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The opaqueness of VAT tax burden is intrinsically incompatible with the U.S. founding fathers’ original design that powers should be separated and transparent. Furthermore, this feature may lead to taxation abuse, wasteful government spending and make VAT as government’s manipulatable money machine without disturbing the people (Keen & Lockwood, 2006). Keep all other things unchanged, the higher the taxes, the lower the economic growth (Henderson, 2016). Consequently, as any proposal of VAT tax reform would lead to significant reduction of voter support and political resources, politicians and media are unlikely to risk their careers on such reform (Diamond & Zodrow, 2008).

3. Social Efficiency

From the government’s point of view, one big advantage of sales tax over VAT is its lower administrative cost. By adopting VAT, every transaction in between must be monitored. However, by adopting the sales tax, regulation on tax collection would only be necessary for the last transaction, the government can tax consumer at a lower administration cost. Even though a various sales tax rates would be inevitable, handing authorities over sales tax rates to state governments would allow state governments to actively manage their budgets while maximized resident’s utilities in the long run.

From the consumer’s point of view, once VAT got adopted, the poor people would suffer more because the regressive feature of VAT would result in a higher tax burden on the poor community (Tax Analysts, 2011). A way around that is to send checks back to people of lower-income who apply, though the total amount would be so large and quantity of fraud would follow (Henderson, 2016). Furthermore, the U.S. government is able to raise enough revenue that it needs mainly through income tax, payroll taxes (Social Security and Medicare), and corporate income tax (Office of Management and Budget, 2016), the motivation and rationale to add expense on consumption tax regulation is pretty low.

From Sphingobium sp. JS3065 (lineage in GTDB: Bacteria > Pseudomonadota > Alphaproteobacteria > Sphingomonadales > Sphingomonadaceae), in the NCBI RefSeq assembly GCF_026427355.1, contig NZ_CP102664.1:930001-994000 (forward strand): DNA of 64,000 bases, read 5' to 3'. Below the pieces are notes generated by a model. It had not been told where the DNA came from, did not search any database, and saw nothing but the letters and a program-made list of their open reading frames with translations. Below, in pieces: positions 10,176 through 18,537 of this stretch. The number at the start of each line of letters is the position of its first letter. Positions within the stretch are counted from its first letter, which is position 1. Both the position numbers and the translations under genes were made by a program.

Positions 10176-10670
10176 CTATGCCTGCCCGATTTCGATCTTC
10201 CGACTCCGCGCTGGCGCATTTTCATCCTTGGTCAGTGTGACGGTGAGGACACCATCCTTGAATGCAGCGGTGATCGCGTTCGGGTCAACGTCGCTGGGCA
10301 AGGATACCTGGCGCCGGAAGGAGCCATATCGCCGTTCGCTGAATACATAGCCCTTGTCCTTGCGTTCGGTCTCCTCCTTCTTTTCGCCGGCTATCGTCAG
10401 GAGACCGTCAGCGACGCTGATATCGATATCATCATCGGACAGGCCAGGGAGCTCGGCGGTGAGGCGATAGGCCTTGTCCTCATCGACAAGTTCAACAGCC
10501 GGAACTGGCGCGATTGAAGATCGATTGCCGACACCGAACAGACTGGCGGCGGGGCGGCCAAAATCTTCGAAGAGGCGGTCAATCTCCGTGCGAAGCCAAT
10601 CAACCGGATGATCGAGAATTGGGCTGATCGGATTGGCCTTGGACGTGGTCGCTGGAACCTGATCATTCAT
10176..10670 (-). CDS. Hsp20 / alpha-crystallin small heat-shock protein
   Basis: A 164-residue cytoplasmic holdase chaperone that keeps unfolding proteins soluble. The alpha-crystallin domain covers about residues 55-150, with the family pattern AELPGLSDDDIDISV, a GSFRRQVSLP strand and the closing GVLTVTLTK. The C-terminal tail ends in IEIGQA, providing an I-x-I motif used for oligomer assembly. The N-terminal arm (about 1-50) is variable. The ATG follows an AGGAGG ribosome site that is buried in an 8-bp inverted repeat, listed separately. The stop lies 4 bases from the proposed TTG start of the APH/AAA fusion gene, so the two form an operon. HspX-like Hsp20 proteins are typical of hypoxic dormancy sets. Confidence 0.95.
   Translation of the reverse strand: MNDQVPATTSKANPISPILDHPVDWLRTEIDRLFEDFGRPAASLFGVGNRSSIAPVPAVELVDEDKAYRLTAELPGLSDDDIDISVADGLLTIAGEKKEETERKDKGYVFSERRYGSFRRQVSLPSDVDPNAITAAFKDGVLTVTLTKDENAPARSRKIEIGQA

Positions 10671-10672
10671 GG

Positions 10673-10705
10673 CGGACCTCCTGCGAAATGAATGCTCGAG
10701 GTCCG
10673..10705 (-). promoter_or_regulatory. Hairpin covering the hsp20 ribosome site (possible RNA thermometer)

Conclusion

Although some VAT supporters insist VAT would benefit the economy more as a whole than the sales tax does, the facts set of a decentralized tax system, history, voting advantage, and social efficiency would enable the sales tax prevails over VAT in the U.S. for a very long time. In short, the U.S. will continue to use sales tax into the foreseeable future.

Reference

  1. Diamond, J. W., & Zodrow, G. R. (2008). Fundamental tax reform : issues, choices, and implications.

  2. Drenkard, & Kaeding. (2016). State and Local Sales Tax Rates in 2016. Washington: The Tax Foundation.

  3. Henderson, R. D., (2016, February 28) Should the U.S. Adopt a Value-Added Tax?. (2017). WSJ. Retrieved 14 April 2017, from https://www.wsj.com/articles/should-the-u-s-adopt-a-value-added-tax-1456715703?mg=id-wsj

  4. Keen, M., & Lockwood, B. (2006). Is the VAT a Money Machine? NTJ National Tax Journal, 59(4), 905-928.

  5. Office of Management and Budget. (2016). Budget of the United States Government, Fiscal Year 2016. Retrieved from https://www.gpo.gov/fdsys/pkg/BUDGET-2016-TAB/pdf/BUDGET-2016-TAB.pdf.

  6. Smith, E. J & Raabe A. W etc, (2014). Taxation on Business Entities, South-Western Federal Taxation 2014.

  7. The Organisation for Economic Co-operation and Development, & iLibrary, OECD. (2016). Consumption tax trends 2016 : VAT/GST and excise rates, trends and policy issues.

  8. Tax Analysts. (2011). The VAT reader : what a federal consumption tax would mean for America. [Arlington, VA]: Tax Analysts.